NIMBLE: John Bernard By Terry Rainey

Word Count 500
John Bernard
By Terry Rainey
Friday after lunch, Sister Xavier, SPC, cleared her throat, and called us to attention. “History books. Chapter 12. 1865-1893. America after the Civil War. Mark Twain called it The Gilded Age.” SisterX slightly bowed to Twain’s portrait on the wall.
She was the only nun at OLPS who wore all black, without a white coif framing her face, and her eyes were dark and inscrutable and made us quiver. She was square — five feet two tall and five feet two wide. Her legs went straight into her feet…no ankles! She was one solid block of Pittsburgh muscle. We dared not root against the Steelers or the Pirates, her hometown teams.
Sister famously had dozens of sayings, ones that fit almost any occasion, most of which indicated her sharp displeasure. She called us old-fashioned words like imp, urchin, and twit. Words that packed real sting.
SisterX proceeded to tell us about the 1880s, the Rockefellers, the Vanderbilts, the Carnegies. She paused, a sign that she was going to ask a question. Tired of the hand-raising zealots, sometimes she threw out easy queries and called someone randomly.
I held my breath as she sized up John Bernard. He started OLPS in fifth grade. Like most 1960s Catholic Johns, he was called Jack. Because there was already another Jack in class, John Bernard became JackBee. He was eternally good natured and we’d all grown to love him, especially because his father had a terrible temper. Sometimes Jack B had welts on his back.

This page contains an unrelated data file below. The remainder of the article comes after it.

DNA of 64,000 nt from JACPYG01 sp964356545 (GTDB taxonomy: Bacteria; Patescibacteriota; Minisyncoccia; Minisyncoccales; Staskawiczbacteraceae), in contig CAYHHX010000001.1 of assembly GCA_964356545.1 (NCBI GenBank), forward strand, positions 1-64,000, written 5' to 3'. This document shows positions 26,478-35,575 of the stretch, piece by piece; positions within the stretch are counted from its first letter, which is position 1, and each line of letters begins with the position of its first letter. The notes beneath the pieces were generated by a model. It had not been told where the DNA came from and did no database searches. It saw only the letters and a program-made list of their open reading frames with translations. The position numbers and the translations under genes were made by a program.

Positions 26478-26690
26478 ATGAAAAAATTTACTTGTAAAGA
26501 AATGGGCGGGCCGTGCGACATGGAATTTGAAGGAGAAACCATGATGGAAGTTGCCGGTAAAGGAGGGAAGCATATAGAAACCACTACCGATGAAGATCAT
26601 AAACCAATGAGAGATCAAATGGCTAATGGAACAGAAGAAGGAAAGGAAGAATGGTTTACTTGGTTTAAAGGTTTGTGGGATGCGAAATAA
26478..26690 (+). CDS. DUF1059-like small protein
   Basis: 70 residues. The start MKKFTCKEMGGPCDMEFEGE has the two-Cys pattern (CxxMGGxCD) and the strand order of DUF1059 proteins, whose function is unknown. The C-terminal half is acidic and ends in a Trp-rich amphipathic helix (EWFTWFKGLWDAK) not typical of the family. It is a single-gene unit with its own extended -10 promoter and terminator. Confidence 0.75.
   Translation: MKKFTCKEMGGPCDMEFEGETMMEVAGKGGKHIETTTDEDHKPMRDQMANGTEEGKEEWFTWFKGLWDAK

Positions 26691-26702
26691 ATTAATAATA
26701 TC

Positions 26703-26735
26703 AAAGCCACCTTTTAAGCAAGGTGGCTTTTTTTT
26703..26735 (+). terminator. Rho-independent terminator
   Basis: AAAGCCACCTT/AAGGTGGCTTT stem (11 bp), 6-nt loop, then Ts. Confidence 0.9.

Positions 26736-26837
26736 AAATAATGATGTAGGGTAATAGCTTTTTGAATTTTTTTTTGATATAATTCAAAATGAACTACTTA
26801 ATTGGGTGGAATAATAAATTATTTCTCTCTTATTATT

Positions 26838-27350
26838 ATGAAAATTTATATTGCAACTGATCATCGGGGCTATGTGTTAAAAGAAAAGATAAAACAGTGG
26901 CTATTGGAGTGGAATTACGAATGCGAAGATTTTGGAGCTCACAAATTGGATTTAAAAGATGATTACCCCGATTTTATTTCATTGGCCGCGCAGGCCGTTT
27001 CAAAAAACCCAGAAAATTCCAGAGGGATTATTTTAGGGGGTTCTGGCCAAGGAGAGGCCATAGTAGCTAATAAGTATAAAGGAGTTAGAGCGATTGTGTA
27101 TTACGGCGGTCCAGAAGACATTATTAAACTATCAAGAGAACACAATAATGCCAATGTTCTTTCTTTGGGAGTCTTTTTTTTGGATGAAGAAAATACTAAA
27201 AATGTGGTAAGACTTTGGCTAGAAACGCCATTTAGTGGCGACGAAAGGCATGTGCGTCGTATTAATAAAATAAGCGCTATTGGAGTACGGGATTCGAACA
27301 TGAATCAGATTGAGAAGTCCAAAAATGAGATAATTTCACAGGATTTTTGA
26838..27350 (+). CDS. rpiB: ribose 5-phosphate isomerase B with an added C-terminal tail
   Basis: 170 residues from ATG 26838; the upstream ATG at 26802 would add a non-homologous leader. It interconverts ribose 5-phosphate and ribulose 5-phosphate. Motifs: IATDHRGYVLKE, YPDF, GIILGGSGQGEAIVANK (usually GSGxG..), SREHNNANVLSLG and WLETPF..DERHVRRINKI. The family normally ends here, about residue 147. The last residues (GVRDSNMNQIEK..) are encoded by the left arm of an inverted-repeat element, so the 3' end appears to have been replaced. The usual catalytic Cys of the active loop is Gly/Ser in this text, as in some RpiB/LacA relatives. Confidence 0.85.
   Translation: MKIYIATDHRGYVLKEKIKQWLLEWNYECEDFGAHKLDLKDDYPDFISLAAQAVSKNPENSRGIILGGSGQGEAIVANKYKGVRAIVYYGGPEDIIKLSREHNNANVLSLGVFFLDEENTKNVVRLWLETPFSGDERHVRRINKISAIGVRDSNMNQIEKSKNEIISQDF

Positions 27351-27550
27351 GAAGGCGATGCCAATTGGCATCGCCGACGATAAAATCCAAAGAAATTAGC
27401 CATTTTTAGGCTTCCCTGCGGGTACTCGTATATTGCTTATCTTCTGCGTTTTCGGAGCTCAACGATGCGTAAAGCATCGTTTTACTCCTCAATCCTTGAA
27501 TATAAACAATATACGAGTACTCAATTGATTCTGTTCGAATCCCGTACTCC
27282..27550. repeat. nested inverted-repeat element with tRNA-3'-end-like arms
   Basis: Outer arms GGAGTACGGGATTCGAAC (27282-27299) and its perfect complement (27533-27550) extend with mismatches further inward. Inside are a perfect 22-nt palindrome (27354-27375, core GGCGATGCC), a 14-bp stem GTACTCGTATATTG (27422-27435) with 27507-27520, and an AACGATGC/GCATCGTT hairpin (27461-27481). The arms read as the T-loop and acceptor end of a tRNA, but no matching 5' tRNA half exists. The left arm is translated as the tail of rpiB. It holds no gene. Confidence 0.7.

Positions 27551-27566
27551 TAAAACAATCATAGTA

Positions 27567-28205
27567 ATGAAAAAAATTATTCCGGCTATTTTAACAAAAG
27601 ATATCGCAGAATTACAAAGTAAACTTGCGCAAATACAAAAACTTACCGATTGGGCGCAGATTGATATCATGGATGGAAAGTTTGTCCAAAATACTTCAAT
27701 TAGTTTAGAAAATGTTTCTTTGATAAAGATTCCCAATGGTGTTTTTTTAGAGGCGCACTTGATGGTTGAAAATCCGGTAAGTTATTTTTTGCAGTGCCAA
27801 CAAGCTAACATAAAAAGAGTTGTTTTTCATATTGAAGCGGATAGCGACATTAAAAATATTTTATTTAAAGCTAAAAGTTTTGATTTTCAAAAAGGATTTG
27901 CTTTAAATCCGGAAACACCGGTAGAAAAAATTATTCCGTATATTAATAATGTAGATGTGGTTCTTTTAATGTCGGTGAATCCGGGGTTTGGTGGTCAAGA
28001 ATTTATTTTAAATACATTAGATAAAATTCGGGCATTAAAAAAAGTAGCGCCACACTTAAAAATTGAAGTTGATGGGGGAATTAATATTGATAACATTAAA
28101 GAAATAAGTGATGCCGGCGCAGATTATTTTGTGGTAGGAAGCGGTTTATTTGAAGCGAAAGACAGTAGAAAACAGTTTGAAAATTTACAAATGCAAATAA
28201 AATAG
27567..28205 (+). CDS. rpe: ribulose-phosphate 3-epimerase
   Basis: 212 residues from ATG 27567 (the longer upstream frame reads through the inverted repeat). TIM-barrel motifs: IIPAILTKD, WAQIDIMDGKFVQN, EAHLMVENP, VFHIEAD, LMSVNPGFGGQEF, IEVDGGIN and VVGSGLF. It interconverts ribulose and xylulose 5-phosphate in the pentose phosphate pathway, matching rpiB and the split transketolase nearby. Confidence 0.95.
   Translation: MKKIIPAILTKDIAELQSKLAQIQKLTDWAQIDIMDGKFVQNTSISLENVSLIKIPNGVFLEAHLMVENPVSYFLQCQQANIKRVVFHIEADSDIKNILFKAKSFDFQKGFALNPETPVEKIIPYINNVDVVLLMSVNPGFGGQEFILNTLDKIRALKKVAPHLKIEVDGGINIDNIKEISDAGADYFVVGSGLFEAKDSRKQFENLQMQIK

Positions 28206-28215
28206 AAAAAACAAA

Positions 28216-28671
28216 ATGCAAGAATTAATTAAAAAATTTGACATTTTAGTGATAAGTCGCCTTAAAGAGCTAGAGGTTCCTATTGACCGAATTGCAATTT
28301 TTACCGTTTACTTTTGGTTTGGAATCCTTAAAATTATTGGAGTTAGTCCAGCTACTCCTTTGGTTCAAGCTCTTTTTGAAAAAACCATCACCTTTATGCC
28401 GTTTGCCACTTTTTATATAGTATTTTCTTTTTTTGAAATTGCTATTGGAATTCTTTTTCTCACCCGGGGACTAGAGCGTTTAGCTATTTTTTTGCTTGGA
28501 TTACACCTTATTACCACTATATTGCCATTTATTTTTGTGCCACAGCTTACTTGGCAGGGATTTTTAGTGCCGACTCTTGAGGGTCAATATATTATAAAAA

We’d discovered during a Boy Scout trip to Shenandoah Valley that JackBee also had an enviable talent: he could sleep with his eyes open. A bit of drool on his lower lip was the only indication.
Sister asked “Mr. Bernard, who first used the term Gilded Age? …..Mr. Bernard? John Bernard?” It was never a good sign when SisterX used full names. The classroom fell into an agonizing silence. Jack’s father would be harsh if X reported a problem.

Someone whispered “JackBee! JackBee!” Sister X stopped, annoyed by the interruption. She imitated “JackBee? JackBee?” He didn’t stir. Drool glistened. The clock ticked. Twain’s hair and mustache loomed above Sister’s head like a cloud. Sister was not known for patience.

The tension rose. Then Nathan Berryman raised his hand! Nathan, like his favorite TV show, had been Lost in Space for three years, and never spoke in class.

Now three balls were up in the air. Jack B hadn’t answered. Someone had interrupted. Nathan had raised his hand. Sister X waved her arm and repeated “JACKBEE?”
With Sister’s wave of the arm, Nathan thought he’d been called on and said “Nimble?”
Sister X burst out laughing. She rocked back and forth on her black soles, guffawing. Her body heaved. Everyone was astonished. Happily, exuberantly, we all joined in.
JackBee was safe, thanks to Nathan, who never got the joke. Sister Mary Xavier laughed. It was after Lent, a Friday, one day closer to graduation from OLPS, truly our gilded age.

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